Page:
A few days ago I started to read the Web Services Security: SAML Token Profile 1.1 [PDF], just to discover that it was far more complicated than I had expected (I am naive) and in particular that I didn't have the sufficient understanding of
Confirmation Method Identifiers, so before reading further I had to return to the SAML V2.0 specifications. This post covers what I found, which is surprisingly little.
Trying to take this from the top, the
<SubjectConfirmation> which is a child element of
<Subject>, is defined as (in [SAMLCore] in section '184.108.40.206'):
<SubjectConfirmation>element provides the means for a relying party to verify the correspondence of the subject of the assertion with the party with whom the relying party is communicating. It contains the following attributes and elements:
A URI reference that identifies a protocol or mechanism to be used to confirm the subject. URI references identifying SAML-defined confirmation methods are currently defined in the SAML profiles specification [SAMLProf].
The XML Schema representation of this is:
90 <element name="SubjectConfirmation" type="saml:SubjectConfirmationType"/> 91 <complexType name="SubjectConfirmationType"> 92 <sequence> 93 <choice minOccurs="0"> 94 <element ref="saml:BaseID"/> 95 <element ref="saml:NameID"/> 96 <element ref="saml:EncryptedID"/> 97 </choice> 98 <element ref="saml:SubjectConfirmationData" minOccurs="0"/> 99 </sequence> 100 <attribute name="Method" type="anyURI" use="required"/> 101 </complexType>
I've reread both the element description several times and it still isn't clear what this is really about, but the
Method XML attribute carries an identifier for the means as an protocol or mechanism.
Before diving deeper let's make it clear where it's used. The
SubjectType carries it, but the XML Schema representation is not as simple as the description in SAMLCore:
77 <complexType name="SubjectType"> 78 <choice> 79 <sequence> 80 <choice> 81 <element ref="saml:BaseID"/> 82 <element ref="saml:NameID"/> 83 <element ref="saml:EncryptedID"/> 84 </choice> 85 <element ref="saml:SubjectConfirmation" minOccurs="0" maxOccurs="unbounded"/> 86 </sequence> 87 <element ref="saml:SubjectConfirmation" maxOccurs="unbounded"/> 88 </choice> 89 </complexType>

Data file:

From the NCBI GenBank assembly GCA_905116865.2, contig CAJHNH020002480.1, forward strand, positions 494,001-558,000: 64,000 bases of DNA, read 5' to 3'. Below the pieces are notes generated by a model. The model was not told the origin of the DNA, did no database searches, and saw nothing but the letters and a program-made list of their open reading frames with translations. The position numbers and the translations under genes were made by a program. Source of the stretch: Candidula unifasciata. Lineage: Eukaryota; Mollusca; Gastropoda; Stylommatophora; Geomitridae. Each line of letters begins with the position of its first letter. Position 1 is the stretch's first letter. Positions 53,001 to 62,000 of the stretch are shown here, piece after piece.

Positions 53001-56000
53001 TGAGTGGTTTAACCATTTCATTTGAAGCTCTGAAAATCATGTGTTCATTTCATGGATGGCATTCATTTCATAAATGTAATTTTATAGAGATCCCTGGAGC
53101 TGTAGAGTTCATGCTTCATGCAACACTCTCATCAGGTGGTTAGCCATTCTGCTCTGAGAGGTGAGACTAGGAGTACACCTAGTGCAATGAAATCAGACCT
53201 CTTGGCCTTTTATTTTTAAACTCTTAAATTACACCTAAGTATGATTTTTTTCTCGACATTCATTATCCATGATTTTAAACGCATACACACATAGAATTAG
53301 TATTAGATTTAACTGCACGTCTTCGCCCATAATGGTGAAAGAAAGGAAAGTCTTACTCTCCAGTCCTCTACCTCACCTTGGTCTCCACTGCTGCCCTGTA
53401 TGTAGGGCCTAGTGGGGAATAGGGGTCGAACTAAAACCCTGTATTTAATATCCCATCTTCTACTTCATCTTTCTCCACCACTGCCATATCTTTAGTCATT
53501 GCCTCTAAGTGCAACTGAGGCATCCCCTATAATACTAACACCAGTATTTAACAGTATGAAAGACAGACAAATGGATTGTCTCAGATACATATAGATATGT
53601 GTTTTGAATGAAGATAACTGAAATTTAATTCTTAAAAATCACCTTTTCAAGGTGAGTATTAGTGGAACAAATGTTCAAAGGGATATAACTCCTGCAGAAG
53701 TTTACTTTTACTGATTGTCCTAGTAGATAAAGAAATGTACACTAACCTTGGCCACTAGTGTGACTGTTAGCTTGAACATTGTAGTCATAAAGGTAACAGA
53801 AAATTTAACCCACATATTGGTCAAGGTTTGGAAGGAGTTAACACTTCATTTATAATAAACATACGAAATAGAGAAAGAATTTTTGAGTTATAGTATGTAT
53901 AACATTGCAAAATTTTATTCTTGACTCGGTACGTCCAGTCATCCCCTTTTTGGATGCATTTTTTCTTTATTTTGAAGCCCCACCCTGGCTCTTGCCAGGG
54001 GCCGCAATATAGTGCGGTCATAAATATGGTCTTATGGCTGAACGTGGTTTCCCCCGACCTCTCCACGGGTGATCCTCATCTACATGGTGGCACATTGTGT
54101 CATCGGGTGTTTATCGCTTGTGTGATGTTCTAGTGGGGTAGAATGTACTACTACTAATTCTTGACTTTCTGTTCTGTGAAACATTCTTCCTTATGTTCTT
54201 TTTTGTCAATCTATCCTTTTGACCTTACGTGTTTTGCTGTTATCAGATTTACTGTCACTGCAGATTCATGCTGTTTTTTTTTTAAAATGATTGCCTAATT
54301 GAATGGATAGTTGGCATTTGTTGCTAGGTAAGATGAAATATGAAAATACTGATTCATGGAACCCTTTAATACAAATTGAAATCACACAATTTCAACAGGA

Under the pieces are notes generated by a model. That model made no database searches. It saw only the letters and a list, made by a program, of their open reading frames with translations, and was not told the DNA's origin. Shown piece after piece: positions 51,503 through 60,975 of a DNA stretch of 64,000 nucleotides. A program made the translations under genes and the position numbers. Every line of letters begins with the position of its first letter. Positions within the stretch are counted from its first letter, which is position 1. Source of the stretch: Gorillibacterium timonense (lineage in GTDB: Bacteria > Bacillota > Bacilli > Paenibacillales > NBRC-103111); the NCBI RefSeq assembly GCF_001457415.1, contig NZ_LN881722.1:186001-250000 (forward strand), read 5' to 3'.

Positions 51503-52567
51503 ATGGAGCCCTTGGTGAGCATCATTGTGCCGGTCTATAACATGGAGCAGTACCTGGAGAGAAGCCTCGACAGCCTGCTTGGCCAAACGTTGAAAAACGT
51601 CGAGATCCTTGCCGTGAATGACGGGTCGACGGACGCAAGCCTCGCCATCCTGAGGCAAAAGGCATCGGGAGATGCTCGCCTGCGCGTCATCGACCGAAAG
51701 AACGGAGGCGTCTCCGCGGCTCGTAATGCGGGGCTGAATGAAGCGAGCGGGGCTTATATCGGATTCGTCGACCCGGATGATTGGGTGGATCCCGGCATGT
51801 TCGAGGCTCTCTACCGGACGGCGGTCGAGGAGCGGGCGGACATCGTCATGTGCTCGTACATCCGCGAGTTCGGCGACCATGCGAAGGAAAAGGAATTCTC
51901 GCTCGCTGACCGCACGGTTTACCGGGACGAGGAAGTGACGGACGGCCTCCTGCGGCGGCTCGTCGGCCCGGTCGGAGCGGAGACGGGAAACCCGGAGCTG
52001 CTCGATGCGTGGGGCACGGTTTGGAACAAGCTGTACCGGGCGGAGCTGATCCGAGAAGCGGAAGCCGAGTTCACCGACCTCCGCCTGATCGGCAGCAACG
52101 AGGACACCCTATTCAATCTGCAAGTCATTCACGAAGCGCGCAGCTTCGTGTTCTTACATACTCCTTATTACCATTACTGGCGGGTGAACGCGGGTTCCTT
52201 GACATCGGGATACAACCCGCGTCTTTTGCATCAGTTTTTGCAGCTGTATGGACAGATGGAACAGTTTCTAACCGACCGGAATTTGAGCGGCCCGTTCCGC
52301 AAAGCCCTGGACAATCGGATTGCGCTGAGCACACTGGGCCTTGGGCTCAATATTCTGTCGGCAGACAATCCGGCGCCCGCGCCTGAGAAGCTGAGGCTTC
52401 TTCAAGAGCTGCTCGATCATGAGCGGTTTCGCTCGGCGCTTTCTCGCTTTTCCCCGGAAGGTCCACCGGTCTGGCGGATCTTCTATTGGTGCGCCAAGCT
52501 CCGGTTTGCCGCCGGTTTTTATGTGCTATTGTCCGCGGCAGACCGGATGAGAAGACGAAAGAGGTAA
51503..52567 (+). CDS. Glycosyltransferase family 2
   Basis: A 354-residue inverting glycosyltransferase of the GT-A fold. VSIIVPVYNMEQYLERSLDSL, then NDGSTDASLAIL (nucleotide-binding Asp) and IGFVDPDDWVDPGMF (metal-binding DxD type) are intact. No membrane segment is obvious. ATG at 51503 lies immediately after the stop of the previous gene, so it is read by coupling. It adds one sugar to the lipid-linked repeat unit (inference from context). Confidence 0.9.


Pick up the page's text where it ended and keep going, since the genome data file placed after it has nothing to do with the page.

It can occur at two levels and according to the Schema it is in fact required (the last one) and is
unbounded as described, so it's possible to have many means to verify the correspondence.
As stated the SAML-defined confirmation methods can be found in Profiles for the OASIS SAML V2.0. Here I had hoped for some more in depth description, but that's not really the case. Go have a read for yuorself, but I'll not dwelve at it because there are actually no less than three erratas this chapter (and also some to SAMLCore):
Confirmation Method Identifiers are listed in chapter 3:
The term bearer is not intuitive to me, the best bet for the danish term is 'drager, 'ihændehaver' or 'overbringer'. The description is:
The subject of the assertion is the bearer of the assertion, subject to optional constraints on confirmation using the attributes that MAY be present in the
element, as defined by [SAMLCore].
This more clearly described:
Indicates that no other information is available about the context of use of the assertion. The relying party SHOULD utilize other means to determine if it should process the assertion further, subject to optional constraints on confirmation using the attributes that MAY be present in the <SubjectConfirmationData> element, as defined by [SAMLCore].